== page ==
Article: article from journal or magazin.
The distribution of structural neuropathology in pre-clinical Huntington's disease.
Publication types: Journal Article ; Research Support, Non-U.S. Gov'tPublication Status: ppublish
Putative neuroprotective agents in Huntington's disease may have particular application before brain pathology becomes manifest clinically. If these agents were to be tested in clinical trials, a reliable marker of the burden and rate of progression of pathological change in the pre-clinical group would be needed. The present study investigates whether the Huntington's disease genotype is associated with regional differences in brain structure, particularly differences that could not be predicted from clinical or neuropsychological assessment. A secondary aim is to seek indirect evidence of pathological progression in the form of changes in local tissue volume with age, specific to the Huntington's disease genotype. Formal motor examination, neuropsychological assessment, and T(1)-weighted cerebral MRI were performed in 34 subjects who had undergone predictive genetic testing for Huntington's disease. Clinical and cognitive testing were performed blinded to gene status. A linear discriminant analysis revealed the combination of test scores (the 'optimal clinical score') which best differentiated 18 subjects carrying the Huntington's disease gene mutation (the 'gene-positive' group). Voxel-based morphometry (VBM) was used to identify regions of significant main effect of Huntington's disease gene status on grey and white matter volume and regions of significant interaction of gene status with age. In the gene-positive group, there was significant reduction in grey matter volume in the left striatum, bilateral insula, dorsal midbrain and bilateral intra-parietal sulcus relative to 'gene-negative' controls. There was a significant reduction of periventricular white matter volume with age bilaterally in the gene-positive relative to the gene-negative group. Changes remained significant when controlled for differences in optimal clinical score between subjects. This study provides evidence of distributed grey matter pathology and progressive white matter atrophy with age before clinical onset of Huntington's disease. This suggests that VBM may be useful in monitoring cross-sectional and longitudinal changes in brain structure in pre-clinical Huntington's disease and for determining the efficacy of neuroprotective agents.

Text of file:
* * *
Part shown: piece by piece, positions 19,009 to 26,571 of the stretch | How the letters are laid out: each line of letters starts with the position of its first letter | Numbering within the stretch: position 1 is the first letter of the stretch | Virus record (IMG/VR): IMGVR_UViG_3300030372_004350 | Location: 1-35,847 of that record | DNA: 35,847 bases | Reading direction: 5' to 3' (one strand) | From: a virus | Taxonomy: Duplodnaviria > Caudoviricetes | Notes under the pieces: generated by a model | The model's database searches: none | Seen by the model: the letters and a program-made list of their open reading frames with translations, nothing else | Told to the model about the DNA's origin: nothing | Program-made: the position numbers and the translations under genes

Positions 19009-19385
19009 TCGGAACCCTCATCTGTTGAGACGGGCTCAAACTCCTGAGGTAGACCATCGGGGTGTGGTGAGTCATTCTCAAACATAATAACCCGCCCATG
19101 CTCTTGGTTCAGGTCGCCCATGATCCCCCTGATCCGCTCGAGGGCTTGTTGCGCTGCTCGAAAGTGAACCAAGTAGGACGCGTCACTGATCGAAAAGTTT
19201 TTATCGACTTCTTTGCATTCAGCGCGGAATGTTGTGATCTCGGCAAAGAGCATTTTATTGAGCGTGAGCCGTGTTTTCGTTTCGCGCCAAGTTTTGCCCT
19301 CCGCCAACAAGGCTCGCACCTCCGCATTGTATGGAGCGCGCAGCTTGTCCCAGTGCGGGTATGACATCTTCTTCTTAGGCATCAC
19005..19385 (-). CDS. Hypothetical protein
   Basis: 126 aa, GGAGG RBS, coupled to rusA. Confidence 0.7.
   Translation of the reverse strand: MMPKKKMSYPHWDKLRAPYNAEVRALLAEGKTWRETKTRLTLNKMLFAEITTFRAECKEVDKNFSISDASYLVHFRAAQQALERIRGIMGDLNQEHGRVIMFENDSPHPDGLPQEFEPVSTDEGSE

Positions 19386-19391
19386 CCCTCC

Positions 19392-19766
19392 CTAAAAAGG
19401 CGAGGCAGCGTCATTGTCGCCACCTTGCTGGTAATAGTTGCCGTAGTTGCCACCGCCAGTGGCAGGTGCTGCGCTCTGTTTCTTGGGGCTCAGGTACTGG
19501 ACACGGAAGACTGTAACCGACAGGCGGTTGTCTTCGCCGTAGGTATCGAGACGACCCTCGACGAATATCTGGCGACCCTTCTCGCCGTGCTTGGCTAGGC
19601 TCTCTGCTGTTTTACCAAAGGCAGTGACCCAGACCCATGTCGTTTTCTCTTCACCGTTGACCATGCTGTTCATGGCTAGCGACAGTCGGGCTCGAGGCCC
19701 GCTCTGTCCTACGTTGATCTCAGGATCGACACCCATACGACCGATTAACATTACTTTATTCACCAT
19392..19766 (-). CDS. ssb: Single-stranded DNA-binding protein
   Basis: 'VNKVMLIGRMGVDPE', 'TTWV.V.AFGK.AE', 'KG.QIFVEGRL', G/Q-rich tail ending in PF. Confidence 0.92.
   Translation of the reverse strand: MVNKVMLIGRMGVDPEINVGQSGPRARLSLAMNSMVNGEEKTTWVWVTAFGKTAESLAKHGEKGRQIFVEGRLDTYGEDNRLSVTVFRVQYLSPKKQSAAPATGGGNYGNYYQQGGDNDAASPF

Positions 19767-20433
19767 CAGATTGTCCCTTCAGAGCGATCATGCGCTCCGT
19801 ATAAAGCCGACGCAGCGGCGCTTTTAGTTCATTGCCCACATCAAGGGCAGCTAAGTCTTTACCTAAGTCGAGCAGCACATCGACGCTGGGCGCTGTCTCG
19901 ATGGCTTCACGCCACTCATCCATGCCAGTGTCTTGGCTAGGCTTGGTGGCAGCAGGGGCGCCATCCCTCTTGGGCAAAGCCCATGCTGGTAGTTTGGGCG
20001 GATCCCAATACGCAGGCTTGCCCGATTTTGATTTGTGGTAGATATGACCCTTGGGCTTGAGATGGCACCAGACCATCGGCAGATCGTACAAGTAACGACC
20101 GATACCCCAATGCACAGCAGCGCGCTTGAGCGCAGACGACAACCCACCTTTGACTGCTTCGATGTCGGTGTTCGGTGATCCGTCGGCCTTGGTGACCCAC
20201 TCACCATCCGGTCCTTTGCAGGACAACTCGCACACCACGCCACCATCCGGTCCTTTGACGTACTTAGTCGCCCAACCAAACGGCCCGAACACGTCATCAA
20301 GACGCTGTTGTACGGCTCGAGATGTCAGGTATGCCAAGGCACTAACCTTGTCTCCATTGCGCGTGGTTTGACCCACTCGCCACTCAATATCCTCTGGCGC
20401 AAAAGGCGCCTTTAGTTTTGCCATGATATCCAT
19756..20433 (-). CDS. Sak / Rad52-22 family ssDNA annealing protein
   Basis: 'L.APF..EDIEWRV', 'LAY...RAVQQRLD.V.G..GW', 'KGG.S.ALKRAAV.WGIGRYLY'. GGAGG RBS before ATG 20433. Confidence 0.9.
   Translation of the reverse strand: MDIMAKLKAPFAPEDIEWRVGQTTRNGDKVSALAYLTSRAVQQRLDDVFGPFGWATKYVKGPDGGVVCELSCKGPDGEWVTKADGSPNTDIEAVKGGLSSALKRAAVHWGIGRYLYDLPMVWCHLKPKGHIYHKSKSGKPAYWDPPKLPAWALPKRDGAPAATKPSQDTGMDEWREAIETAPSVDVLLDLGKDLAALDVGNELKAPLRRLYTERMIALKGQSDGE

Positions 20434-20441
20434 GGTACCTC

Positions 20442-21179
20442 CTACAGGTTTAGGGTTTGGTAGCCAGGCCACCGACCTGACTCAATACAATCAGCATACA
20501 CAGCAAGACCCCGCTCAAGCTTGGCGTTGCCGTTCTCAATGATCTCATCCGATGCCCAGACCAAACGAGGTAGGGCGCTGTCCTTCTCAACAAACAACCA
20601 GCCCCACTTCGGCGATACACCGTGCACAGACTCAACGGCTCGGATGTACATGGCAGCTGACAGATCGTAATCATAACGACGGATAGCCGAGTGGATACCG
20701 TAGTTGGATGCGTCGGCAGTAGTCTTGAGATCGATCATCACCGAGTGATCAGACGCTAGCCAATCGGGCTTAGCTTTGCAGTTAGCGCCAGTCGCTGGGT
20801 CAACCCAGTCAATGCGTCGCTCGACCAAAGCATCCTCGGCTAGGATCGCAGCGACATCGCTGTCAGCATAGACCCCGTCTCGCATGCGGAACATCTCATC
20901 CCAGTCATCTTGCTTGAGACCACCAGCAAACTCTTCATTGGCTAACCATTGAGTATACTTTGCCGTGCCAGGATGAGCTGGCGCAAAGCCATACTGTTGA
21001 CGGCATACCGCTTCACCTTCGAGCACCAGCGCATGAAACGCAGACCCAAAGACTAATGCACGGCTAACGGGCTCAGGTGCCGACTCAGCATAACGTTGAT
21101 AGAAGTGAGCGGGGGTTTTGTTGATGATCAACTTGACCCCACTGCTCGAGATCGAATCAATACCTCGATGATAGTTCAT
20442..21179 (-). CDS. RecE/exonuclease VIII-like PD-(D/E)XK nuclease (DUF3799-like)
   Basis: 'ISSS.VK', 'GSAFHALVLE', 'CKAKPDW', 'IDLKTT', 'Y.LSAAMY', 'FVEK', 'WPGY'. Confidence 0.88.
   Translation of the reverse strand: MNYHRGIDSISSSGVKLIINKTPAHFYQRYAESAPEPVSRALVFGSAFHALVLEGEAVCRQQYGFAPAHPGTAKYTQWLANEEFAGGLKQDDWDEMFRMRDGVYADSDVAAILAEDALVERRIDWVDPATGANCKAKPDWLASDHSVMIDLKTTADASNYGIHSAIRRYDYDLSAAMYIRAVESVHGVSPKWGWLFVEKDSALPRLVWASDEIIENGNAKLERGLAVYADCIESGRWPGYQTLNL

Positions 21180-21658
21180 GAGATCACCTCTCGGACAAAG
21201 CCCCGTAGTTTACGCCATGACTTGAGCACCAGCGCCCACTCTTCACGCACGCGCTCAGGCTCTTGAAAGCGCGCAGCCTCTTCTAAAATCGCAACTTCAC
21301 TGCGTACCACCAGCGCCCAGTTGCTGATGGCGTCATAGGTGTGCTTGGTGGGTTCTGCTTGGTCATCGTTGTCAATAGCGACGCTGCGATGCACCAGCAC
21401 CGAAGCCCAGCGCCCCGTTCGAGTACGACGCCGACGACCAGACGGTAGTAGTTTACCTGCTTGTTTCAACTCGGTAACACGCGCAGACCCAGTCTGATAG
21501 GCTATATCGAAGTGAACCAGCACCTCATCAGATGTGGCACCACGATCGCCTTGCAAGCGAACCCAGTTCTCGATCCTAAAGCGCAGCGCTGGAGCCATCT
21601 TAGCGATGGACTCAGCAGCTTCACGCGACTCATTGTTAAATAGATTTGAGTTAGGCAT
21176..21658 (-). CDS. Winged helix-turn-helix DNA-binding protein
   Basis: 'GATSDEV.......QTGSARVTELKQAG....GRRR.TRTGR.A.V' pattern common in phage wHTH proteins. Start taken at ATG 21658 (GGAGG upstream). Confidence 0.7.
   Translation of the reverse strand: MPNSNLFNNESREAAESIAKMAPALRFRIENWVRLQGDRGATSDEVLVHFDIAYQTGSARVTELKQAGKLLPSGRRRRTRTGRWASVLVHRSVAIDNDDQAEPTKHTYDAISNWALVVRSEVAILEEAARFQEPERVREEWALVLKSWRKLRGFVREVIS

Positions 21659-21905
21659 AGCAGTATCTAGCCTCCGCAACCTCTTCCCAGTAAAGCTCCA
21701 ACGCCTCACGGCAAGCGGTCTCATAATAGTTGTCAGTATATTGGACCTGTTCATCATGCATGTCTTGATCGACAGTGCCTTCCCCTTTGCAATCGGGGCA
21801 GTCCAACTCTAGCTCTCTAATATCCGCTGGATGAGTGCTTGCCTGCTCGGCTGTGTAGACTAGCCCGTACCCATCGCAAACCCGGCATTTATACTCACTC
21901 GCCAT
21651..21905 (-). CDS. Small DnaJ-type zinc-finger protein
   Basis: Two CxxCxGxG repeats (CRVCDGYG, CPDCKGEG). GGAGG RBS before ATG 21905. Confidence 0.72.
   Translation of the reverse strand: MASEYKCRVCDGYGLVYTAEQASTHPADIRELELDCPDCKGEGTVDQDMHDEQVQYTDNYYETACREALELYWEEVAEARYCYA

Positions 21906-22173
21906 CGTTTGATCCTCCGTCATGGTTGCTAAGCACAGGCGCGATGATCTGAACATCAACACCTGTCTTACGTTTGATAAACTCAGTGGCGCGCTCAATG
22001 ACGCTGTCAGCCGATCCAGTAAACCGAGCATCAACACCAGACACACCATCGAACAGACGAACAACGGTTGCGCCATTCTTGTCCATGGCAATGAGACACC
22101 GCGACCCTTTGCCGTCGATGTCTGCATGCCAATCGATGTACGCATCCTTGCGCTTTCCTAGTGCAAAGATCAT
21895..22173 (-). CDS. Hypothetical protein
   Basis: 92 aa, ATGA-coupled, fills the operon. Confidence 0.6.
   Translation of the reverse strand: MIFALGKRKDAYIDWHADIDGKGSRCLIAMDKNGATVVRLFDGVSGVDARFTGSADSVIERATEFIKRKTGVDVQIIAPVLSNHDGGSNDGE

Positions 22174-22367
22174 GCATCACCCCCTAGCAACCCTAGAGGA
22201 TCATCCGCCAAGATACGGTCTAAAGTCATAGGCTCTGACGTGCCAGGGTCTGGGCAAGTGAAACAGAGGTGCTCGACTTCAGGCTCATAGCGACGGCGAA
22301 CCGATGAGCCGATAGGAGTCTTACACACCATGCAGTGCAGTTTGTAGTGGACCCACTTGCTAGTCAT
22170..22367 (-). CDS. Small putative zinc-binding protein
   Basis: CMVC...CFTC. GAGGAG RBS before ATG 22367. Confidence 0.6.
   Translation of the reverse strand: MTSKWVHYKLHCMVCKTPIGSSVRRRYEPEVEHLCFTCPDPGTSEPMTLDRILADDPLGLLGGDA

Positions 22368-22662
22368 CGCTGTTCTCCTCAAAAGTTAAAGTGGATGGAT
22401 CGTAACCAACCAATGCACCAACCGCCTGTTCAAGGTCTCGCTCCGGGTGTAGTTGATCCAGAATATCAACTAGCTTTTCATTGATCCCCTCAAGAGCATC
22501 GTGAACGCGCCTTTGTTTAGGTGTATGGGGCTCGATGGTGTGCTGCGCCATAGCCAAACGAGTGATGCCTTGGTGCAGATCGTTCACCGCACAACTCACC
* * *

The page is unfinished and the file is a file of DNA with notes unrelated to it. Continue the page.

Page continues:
Adult, Age of Onset, Brain/pathology, Brain/physiology, Female, Functional Laterality, Genomic Imprinting, Humans, Huntington Disease/genetics, Huntington Disease/pathology, Middle Aged, Parents, Pattern Recognition, Visual/physiology, Reference Values, Trinucleotide Repeats
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